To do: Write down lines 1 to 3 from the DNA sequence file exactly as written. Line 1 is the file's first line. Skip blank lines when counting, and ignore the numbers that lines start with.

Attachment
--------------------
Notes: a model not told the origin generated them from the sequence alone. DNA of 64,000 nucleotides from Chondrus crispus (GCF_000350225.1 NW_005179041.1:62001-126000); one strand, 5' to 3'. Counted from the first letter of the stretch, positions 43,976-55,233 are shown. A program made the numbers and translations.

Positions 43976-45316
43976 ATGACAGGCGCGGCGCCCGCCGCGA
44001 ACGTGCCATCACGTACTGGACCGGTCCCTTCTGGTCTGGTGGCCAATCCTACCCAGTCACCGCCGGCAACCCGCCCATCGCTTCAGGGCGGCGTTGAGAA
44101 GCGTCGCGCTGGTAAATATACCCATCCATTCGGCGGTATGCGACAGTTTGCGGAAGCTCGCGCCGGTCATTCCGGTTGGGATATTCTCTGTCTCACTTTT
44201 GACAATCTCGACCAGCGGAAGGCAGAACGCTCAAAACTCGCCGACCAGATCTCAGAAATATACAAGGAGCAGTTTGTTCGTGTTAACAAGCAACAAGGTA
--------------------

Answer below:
Notes: a model not told the origin generated them from the sequence alone. DNA of 64,000 nucleotides from Chondrus crispus (GCF_000350225.1 NW_005179041.1:62001-126000); one strand, 5' to 3'. Counted from the first letter of the stretch, positions 43,976-55,233 are shown. A program made the numbers and translations.

Positions 43976-45316
43976 ATGACAGGCGCGGCGCCCGCCGCGA